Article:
No, I was getting out of my building, on foot, in flat shoes..There was a huge chunk of ice in front of the building and maybe if I thought about it more, I could have managed to pass without falling, but you can't know when you are going to fall..:S Probably I do have some issues, people are telling me they notice the way I walk, like I am afraid of stepping forward..I can't pay for any help that you suggest, I guess I need to deal with it myself. But, thank you.
Aw man that is just so unlucky. Well, if you ever have to walk on ice I recommend doing the penguin walk. Small steps and putting weight on your heels. All the best to you, I hope you conquer your fears and get back to a healthy and happy life you had before :)
 

mayasupernova

Well-Known Member
Nov 17, 2015
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bykster said:
Aw man that is just so unlucky. Well, if you ever have to walk on ice I recommend doing the penguin walk. Small steps and putting weight on your heels. All the best to you, I hope you conquer your fears and get back to a healthy and happy life you had before :)
Oh a penguin walk? Don't you think that putting weight on your heels would be a good way to walk on ice? What is my heels are slippery? :S
Anyway, I think I would have to buy some chains for shoes, like the ones you put on the car tires in winter. I am not sure they sell something like this, but if they have not yet invented them, perhaps I should make some business. I believe many people will find them useful. I would for sure.
Thank you for your nice words and wishes. This winter will be very scary for me, it is my first one without any metals inside..We will see how it goes.
 

Corzhens

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May 26, 2015
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Djordje87 said:
Just listen to your body.
That is the best advice that I see. It is only your body which can tell you if you can go on biking or you have to hang up your cycling shorts. I had a fractured arm in 1994 and I thought I couldn't use it in the normal way anymore. But as time passed, a year or two, I was back to my normal self although I'm still somewhat favoring my right arm until now. Take note, the metal brace is still there. But in your case, maybe you take is by the day, slow and steady wins the race.
 

oportosanto

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Oct 28, 2015
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mayasupernova said:
No, I was getting out of my building, on foot, in flat shoes..There was a huge chunk of ice in front of the building and maybe if I thought about it more, I could have managed to pass without falling, but you can't know when you are going to fall..:S Probably I do have some issues, people are telling me they notice the way I walk, like I am afraid of stepping forward..I can't pay for any help that you suggest, I guess I need to deal with it myself. But, thank you.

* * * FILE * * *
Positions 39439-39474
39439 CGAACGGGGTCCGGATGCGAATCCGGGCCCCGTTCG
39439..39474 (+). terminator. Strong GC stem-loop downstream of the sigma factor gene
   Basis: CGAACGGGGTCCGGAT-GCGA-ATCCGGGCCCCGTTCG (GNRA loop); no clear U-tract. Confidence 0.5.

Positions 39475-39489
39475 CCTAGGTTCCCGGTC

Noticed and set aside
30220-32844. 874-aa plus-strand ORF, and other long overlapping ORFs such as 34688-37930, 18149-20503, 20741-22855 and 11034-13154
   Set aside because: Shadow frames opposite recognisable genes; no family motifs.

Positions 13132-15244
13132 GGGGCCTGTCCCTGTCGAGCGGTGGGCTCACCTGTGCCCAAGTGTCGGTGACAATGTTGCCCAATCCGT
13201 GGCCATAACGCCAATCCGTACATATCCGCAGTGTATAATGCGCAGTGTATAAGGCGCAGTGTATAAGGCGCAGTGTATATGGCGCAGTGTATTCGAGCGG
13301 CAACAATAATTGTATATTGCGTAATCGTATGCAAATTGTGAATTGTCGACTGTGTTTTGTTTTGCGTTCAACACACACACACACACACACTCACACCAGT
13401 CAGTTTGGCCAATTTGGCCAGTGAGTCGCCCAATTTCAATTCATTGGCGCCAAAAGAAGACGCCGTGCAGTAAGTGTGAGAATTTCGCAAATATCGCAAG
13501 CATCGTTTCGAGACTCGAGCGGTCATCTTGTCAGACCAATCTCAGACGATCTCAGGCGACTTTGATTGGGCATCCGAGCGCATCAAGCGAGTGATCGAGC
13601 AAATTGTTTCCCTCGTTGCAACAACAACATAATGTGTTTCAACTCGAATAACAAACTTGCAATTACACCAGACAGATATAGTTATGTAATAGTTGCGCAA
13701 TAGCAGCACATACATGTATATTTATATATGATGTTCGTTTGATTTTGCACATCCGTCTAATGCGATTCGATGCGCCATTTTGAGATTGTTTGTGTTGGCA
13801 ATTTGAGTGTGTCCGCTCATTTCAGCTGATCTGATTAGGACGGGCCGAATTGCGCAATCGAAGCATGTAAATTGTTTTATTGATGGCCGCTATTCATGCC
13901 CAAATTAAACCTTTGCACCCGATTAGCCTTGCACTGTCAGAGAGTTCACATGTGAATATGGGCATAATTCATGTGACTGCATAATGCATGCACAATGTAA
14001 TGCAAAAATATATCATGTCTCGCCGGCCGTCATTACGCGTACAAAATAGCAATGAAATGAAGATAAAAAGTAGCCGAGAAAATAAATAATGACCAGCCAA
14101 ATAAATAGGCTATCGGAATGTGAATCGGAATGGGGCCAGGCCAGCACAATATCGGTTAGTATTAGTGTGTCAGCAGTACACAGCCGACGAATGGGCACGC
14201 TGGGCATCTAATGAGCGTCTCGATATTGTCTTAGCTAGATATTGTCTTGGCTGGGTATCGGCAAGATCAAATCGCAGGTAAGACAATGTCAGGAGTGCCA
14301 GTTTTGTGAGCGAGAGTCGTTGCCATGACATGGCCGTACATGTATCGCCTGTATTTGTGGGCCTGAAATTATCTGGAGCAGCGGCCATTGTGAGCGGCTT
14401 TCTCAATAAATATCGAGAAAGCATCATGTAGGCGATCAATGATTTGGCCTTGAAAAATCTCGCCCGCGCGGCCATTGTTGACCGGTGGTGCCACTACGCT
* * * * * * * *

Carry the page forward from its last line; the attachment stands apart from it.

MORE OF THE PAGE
Well, I am recovered, but I can't really say fully, since I can't run, or walk fast, just at a normal pace. Yes, for me it was also unimaginable, I thought I might never get back on my feet. It changed me a lot, too, changed my views on life, made me take it slowly not rush into things, etc.
But that is something temporary or permanent? I mean, you can't run because you had that issue for a while, but slowly you'll be able to run again right?
 

mayasupernova

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Nov 17, 2015
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oportosanto said:
But that is something temporary or permanent? I mean, you can't run because you had that issue for a while, but slowly you'll be able to run again right?
Well, I just hope I would run one day. For now I am walking, but very cautiously, paying special attention and thinking about each step far ahead.
I dunno about running, I only wish..
 

Corzhens

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May 26, 2015
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mayasupernova said:
Well, I just hope I would run one day. For now I am walking, but very cautiously, paying special attention and thinking about each step far ahead.
I dunno about running, I only wish..
With that condition, I don't think you are fit to ride for now. Pardon me, this is not a discouragement. I am just a bit worried of your leg problem. The worst that could happen is a recurrence of the fracture. A broken arm which I had is not that delicate but a broken leg is something to be worried about all the time, take note, all the time. I guess you have to hang up your cycling shorts until such time that you get comfortable in trotting (that's a slow jog).
 
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Alex Simmons

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See my Avatar? That's me winning the local A grade race, in the same week as setting a time trial power best at UCI world cup 4 years after a trans-tibial amputation resulting from injuries sustained following a bad training accident.

Coming back from injury takes time and the more serious the injury, the longer it takes. It requires patience and perseverance. How much of each you have depends on your personality as well as the strength of your desire to achieve certain goals.

The indoor trainer is exactly where I started, and I just gradually built from there. Eventually I tried a ride outdoors. It was like learning to ride a bike again, lots of little things you take for granted that I had to re-learn, and that was strangely enjoyable experience.

The process of training to get back to fitness is the same whether you have been injured or chronic illness or other long layoffs. It just means you may need to dose your efforts more carefully and increase how much you do at a lower rate, but the bike is a great way to do that as the impacts are low. You will encounter set backs along the way, but realise that normally these are temporary, not permanent blocks to progress.

The most important element is your motivation and desire to ride. If you have a passion for it, you will find a way.

All the best with your efforts.